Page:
According to a news report on LawyersandSettlements.com, plaintiff Jeremy Braden claims that the company cost participants $60 million in unnecessary expenses over six years by offering what Braden said were expensive mutual funds and not their less expensive alternatives. The complaint alleges that all plan investment options were retail class shares, which historically carry higher fees than institutional class shares, and that plan trustee Merrill Lynch & Co. Inc. received revenue sharing and other unspecified payments without providing any services.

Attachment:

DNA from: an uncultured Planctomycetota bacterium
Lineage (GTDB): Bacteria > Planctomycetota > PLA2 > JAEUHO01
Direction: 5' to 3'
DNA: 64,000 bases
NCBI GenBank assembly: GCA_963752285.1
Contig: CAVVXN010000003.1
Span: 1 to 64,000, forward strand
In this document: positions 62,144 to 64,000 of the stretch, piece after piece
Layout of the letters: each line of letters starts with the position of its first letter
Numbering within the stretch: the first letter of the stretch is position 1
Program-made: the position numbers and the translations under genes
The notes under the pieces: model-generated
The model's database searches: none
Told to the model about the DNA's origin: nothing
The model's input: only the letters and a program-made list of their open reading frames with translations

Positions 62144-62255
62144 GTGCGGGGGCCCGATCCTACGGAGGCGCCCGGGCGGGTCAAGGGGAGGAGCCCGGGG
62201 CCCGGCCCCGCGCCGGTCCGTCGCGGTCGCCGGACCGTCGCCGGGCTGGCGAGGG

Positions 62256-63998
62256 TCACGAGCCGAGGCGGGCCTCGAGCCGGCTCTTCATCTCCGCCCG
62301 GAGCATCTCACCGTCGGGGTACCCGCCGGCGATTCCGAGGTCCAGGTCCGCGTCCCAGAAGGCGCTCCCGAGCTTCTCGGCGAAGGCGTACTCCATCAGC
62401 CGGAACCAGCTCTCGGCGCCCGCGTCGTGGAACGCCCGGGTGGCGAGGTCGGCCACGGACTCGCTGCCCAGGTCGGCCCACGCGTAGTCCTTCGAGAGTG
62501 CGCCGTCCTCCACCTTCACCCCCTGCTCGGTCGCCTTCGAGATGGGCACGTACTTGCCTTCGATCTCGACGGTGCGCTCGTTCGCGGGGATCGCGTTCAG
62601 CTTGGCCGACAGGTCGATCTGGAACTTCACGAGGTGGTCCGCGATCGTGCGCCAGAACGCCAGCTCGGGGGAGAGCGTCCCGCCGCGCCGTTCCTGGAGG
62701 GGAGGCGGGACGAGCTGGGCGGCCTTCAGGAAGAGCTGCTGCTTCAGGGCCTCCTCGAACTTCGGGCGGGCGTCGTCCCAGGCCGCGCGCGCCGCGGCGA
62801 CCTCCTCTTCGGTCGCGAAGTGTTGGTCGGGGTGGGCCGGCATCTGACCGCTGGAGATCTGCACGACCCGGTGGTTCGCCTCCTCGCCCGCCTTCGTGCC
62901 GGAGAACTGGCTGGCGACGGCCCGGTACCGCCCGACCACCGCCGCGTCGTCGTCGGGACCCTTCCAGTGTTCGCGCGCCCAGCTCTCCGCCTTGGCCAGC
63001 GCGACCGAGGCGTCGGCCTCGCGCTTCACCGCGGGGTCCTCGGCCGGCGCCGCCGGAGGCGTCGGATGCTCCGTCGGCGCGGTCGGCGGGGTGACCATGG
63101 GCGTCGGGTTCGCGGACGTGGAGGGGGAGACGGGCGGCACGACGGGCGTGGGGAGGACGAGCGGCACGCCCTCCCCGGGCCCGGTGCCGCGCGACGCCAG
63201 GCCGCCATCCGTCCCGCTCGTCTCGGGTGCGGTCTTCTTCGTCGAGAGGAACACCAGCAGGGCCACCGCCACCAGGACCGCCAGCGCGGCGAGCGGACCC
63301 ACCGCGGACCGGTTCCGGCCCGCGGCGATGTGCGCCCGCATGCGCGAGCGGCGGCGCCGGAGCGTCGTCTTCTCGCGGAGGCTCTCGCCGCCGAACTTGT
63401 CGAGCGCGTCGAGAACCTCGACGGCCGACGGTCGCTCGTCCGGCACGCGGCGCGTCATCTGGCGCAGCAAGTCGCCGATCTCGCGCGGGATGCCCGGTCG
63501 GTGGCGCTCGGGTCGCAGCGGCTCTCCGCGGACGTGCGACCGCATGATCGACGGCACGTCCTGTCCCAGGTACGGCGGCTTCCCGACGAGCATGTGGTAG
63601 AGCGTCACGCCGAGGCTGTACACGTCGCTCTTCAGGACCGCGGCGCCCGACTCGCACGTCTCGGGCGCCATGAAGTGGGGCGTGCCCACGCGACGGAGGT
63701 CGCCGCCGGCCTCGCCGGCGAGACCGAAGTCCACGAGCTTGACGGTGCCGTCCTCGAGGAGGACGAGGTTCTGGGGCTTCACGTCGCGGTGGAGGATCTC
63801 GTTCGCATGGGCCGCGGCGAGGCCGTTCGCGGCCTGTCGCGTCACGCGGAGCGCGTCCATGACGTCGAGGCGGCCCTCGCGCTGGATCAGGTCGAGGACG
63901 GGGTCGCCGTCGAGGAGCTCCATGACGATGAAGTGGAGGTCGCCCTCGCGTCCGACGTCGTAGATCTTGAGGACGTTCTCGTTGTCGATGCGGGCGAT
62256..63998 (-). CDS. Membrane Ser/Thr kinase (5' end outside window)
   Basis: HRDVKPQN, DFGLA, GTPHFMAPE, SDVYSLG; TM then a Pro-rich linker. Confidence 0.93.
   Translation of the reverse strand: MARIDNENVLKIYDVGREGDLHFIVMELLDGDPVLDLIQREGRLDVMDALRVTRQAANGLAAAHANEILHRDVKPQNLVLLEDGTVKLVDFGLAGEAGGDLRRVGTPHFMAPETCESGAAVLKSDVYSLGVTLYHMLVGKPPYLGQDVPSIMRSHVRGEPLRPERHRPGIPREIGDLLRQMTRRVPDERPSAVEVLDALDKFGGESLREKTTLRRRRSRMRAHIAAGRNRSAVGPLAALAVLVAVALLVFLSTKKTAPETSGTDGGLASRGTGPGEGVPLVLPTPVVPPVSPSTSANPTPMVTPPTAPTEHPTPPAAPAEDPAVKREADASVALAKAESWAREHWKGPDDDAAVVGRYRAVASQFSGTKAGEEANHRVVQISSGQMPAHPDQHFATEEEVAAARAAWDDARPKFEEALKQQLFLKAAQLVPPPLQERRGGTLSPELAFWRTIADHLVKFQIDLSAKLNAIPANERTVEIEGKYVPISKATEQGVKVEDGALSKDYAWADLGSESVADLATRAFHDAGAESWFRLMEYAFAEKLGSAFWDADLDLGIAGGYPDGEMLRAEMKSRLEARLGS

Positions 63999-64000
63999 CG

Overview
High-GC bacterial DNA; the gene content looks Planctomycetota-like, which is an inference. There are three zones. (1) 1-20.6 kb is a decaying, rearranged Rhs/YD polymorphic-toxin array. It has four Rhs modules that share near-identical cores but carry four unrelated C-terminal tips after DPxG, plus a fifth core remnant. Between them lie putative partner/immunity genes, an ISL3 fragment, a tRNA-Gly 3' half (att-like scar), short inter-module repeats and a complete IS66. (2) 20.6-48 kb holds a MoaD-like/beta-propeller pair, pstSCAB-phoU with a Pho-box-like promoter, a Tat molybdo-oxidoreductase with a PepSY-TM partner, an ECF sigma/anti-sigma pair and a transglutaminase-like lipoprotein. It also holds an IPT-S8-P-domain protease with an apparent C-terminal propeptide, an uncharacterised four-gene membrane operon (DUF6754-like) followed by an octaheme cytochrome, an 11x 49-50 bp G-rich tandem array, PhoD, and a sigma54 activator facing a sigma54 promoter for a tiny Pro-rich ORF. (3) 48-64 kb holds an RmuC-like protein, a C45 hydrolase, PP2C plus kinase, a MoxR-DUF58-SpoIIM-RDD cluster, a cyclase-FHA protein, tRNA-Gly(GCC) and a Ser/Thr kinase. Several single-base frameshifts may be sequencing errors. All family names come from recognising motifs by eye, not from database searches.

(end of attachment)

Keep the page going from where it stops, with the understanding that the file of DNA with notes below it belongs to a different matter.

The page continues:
The news account said the suit, which requests class action certification, seeks to represent current or former employees who participated in, or benefited from the plan since January 31st, 2002. It is estimated that more than one million people could be affected.
According to the complaint, Wal-Mart failed to inform employees about the impact that the allegedly excessive fees would have on their savings, why particular investments options were chosen, or that less expensive options were available.